In the midst of all that River Market district music comes the monthly after-hours art event at galleries on and off President Clinton Avenue. July's gallery-goers will see sculpture by Ed Dwight, known for his public art projects as well as bronzes of jazz musicians, African life and Western imagery, at Hearne Fine Art Gallery; paintings and pastels by Little Rock artist Arlette Miller and an exhibit of work by K-12 students from across Arkansas at the Cox Creative Center; new pottery, basketry and paintings at River Market Art-Space, the “Mid-Southern Watercolorists Exhibition” and paintings by Sulac at Historic Arkansas Museum and fair trade gifts at Ten Thousand Villages. Rubber-wheeled trolleys will offer transportation. LNP.

10 p.m., White Water Tavern. $5.

Since 2001, Runaway Planet has been the standard bearer for bluegrass in Little Rock. A four-piece string band that features stand-up bass, mandolin, guitar and banjo, the Planet storms into White Water on Friday to celebrate the release of its sophomore album, “Tarnation.” Like the group's debut, their latest follows well-trodden territory, mixing standards and originals that deal in old-timey tropes we can all appreciate — wayfaring strangers, floods, women with the devil in them. Everyone in the band — that'd be Greg Alexander, Steve Brauer, Ben Ellis and Michael Proveaux — enjoys songwriting credit and all save Ellis contribute to impressive three-part harmonies. Depending on your energy, expect a night of toe-tapping, two-stepping or foot-stomping. LM.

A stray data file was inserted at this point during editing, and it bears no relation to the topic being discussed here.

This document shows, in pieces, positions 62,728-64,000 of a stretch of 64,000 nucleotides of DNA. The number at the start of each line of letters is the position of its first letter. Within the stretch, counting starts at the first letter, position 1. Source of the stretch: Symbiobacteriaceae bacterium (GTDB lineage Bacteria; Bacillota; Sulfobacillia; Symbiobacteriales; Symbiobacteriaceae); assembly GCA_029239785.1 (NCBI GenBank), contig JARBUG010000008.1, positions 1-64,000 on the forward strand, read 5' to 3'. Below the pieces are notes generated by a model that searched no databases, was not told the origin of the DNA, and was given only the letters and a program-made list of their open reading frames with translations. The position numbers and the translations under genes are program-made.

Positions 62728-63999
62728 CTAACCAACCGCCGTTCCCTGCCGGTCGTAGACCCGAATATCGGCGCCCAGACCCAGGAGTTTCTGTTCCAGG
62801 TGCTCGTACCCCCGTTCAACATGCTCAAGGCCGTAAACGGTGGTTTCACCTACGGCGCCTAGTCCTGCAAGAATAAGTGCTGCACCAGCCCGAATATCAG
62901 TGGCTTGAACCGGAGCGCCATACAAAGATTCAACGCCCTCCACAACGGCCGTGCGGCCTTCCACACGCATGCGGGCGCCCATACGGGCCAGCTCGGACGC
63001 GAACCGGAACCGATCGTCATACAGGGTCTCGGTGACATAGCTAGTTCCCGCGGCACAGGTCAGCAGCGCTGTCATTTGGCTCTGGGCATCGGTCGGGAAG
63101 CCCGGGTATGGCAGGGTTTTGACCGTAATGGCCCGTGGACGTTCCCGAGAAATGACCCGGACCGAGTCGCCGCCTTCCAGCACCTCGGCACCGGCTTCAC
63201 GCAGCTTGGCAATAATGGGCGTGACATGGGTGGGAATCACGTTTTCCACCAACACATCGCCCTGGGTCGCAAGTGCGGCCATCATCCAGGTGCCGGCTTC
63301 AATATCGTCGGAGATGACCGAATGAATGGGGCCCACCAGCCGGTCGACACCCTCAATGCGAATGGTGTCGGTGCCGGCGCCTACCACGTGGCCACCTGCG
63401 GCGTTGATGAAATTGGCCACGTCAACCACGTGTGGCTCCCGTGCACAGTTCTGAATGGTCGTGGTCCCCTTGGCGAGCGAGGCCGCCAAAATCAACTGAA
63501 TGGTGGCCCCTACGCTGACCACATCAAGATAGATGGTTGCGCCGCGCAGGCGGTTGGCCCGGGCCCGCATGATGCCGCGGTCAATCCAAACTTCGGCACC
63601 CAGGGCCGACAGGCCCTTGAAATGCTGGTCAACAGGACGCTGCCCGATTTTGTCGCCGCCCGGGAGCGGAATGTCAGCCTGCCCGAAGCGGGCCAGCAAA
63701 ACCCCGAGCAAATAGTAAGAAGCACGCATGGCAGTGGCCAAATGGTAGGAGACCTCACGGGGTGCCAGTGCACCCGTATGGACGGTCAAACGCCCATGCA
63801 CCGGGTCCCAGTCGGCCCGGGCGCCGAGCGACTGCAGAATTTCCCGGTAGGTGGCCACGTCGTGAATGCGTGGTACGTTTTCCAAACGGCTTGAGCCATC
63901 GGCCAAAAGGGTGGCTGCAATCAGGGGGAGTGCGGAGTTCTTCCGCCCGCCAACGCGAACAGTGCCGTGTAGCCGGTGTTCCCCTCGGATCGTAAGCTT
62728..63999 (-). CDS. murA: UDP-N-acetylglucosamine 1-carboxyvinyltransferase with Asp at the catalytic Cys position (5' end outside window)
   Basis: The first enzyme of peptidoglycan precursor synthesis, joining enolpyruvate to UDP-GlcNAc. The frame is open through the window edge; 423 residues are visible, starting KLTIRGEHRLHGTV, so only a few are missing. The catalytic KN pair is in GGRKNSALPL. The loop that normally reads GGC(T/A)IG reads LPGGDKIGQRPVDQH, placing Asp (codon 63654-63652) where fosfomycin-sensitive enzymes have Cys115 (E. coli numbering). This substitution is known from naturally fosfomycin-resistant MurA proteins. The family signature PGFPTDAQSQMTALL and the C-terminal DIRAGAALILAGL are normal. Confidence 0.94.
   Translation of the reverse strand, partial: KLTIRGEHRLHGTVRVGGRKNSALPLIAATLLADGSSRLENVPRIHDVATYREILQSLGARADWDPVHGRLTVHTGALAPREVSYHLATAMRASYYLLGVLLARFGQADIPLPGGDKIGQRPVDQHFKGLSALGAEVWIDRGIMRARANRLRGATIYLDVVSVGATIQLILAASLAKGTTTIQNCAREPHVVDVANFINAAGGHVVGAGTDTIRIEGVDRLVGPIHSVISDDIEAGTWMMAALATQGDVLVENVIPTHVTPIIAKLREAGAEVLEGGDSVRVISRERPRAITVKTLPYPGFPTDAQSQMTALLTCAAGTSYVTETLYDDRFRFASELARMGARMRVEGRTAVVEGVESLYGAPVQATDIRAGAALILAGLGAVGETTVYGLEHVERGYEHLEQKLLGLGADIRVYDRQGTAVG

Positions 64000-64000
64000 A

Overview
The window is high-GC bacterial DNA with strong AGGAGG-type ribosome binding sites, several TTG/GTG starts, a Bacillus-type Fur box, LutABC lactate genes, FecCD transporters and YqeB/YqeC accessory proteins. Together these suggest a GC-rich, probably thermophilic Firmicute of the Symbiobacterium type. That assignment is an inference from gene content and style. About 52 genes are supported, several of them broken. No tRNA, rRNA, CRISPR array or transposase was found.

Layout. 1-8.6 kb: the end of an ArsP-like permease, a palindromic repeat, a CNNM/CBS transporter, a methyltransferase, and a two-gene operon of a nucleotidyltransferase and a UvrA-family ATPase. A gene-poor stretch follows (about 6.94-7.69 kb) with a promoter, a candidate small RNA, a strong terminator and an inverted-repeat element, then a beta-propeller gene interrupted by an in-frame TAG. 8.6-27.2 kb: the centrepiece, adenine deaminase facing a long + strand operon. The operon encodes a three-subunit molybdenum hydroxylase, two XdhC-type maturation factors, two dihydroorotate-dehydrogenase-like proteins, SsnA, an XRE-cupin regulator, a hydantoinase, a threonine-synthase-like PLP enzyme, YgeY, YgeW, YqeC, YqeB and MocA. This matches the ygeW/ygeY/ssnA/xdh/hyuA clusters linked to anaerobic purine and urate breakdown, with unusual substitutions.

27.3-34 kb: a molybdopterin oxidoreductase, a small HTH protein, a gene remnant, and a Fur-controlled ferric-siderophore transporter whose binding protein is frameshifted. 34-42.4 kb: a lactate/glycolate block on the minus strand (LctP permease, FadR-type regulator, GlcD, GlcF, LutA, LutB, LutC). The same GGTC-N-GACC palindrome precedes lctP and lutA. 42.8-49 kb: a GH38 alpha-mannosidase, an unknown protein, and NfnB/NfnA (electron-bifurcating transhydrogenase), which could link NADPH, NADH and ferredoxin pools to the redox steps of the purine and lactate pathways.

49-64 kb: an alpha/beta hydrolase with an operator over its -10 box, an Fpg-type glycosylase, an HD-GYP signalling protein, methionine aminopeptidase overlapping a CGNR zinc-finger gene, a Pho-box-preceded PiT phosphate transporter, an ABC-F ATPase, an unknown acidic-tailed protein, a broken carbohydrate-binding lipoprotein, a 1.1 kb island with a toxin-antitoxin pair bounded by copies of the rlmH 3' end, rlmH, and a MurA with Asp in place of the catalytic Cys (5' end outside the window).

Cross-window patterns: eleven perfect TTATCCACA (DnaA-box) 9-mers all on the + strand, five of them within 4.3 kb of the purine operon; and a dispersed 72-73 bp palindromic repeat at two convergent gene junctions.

8 p.m., Cornerstone Pub. $10.